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Prevent Colic

By T.L. Dew

When your horse appears restless, stretches his neck or legs, or rolls on the ground, it might be an early indication of abdominal pain, commonly referred to as colic. 

At its worst, colic can kill a horse, but most cases can be treated, says Dr. Bob Rednour, a North Carolina veterinarian who has spent his 28-year career specializing in the treatment of livestock.

Colic can range in severity from mild gastrointestinal cramps to ulcers to extreme conditions of twisting and rupture of the intestines.

The exact cause of the colic may not always be determined, but some environmental factors such as stress, parasites, and an inadequate diet can create digestive problems.  

“Preventative care is of the utmost importance,” Rednour says. “Nutrition is critical.”

A horse’s diet should always have more hay or grass-type fiber in it than grain, Rednour says.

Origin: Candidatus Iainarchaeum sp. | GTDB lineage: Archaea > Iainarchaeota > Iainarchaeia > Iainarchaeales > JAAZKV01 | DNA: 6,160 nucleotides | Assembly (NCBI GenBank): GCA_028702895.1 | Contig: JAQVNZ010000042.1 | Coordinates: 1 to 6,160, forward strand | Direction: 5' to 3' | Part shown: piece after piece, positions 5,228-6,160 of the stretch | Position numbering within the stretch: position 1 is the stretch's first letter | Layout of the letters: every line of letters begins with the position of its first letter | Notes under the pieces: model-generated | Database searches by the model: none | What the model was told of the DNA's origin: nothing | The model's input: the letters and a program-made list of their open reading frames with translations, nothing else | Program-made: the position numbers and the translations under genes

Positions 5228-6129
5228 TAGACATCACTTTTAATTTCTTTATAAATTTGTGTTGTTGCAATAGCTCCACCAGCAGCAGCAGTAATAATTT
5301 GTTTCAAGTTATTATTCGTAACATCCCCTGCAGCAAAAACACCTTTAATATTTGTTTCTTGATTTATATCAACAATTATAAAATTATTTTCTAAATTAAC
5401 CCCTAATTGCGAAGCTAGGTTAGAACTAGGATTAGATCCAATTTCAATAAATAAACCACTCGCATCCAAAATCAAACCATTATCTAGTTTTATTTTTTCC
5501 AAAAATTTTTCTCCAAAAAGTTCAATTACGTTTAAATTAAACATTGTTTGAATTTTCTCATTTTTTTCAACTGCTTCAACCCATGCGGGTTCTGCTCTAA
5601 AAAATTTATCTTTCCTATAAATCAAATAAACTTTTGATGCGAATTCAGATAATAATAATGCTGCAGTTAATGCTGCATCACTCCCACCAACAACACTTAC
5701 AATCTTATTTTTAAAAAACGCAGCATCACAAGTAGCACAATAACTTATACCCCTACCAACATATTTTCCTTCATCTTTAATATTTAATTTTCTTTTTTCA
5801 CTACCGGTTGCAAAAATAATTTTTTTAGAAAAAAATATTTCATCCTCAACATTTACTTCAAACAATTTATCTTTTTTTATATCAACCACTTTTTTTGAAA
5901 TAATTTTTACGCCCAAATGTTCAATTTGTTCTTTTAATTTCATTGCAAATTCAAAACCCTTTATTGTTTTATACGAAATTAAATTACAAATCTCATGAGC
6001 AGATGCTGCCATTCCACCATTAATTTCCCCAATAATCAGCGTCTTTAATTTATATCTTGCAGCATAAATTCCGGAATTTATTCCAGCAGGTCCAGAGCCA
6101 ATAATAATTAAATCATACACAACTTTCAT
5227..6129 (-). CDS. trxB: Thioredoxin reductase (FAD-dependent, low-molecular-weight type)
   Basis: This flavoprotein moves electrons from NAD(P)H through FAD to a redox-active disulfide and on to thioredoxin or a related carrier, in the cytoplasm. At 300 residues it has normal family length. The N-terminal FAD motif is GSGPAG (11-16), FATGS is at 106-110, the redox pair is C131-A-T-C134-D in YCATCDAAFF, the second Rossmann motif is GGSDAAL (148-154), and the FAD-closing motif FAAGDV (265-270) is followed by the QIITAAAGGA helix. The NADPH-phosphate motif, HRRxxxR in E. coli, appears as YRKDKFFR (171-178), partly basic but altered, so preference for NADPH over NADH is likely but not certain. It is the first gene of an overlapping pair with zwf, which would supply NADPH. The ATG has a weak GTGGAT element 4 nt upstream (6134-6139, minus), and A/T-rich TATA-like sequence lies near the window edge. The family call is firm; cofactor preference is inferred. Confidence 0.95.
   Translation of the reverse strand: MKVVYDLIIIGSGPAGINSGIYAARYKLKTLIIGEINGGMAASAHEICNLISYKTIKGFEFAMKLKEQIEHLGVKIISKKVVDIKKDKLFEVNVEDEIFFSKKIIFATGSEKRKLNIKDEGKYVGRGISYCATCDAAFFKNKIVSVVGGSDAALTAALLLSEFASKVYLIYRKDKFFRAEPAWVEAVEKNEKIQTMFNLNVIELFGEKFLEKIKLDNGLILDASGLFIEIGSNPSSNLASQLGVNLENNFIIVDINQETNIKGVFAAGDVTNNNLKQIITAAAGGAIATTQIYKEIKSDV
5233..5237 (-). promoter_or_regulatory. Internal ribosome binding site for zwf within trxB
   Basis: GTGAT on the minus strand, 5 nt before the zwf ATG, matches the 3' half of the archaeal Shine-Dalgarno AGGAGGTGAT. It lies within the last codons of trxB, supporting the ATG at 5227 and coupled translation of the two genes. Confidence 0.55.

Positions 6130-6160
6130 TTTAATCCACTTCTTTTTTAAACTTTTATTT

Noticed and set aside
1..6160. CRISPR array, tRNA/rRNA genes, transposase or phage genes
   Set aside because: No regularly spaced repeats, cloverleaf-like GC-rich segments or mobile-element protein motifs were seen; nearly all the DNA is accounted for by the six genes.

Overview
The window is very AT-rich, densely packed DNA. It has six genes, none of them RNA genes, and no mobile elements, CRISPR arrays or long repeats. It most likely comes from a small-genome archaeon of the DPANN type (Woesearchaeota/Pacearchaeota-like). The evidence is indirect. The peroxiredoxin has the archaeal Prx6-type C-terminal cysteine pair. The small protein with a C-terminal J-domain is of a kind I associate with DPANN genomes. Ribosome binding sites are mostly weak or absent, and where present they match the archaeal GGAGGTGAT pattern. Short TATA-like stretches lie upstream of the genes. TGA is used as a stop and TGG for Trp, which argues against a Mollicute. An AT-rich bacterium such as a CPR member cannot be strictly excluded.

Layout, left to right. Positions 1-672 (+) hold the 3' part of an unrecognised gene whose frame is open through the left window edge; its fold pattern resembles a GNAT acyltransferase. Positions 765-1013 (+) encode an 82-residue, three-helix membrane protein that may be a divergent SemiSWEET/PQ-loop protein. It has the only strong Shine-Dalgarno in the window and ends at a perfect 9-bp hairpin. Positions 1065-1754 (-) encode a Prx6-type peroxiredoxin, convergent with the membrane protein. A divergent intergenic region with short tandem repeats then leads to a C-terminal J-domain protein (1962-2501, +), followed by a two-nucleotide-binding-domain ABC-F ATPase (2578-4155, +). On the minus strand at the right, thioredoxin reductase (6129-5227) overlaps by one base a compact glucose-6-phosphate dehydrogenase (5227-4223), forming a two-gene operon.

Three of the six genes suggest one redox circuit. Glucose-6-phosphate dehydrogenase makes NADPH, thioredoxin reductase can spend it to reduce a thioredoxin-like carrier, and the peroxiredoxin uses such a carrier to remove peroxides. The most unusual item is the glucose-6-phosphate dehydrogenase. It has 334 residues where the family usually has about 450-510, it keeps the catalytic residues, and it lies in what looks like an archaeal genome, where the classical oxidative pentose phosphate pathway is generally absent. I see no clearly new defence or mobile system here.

The more coarse the fiber, the more saliva the horse produces, which improves digestion. “That saliva is Mother Nature’s natural lubricant for the intestines,” he says. 

Older horses that might be losing teeth may not be able to chew full-stem hay, so a hay stretcher could be mixed in with the grain. Other sources of fiber also can be incorporated into the diet, including alfalfa pellets, beet pulp, wheat bran, and rice bran. 

Owners also should be careful to avoid any rapid changes in horse feed, which also can lead to colic. Switching feeds can change the bacterial digestion process and should be done by mixing the two foods and slowly discontinuing one while starting another. 

Likewise, when a horse’s diet is altered because of the changing seasons, make sure those transitions occur with minimum impact.

“One of our biggest transitions is leaving grass in the fall and going back on grass in the spring,” Rednour says. 

When a horse’s diet changes from grass to hay, a lot of moisture they consume through the grass is lost. If the horse’s water consumption changes during this time, the owner can add electrolytes to the horse’s diet to encourage it to drink, Rednour says. 

The return to green pastures in spring also must be gradual because of the high-starch content in fresh grass, which also negatively affects the horse’s digestive system. 

“The horse’s body can’t adapt that quickly,” he says. “Slowly increase that time on the grass.” 

By being mindful of the equine’s digestive system, horse owners can easily take the necessary steps to keep their animal healthy and pain-free.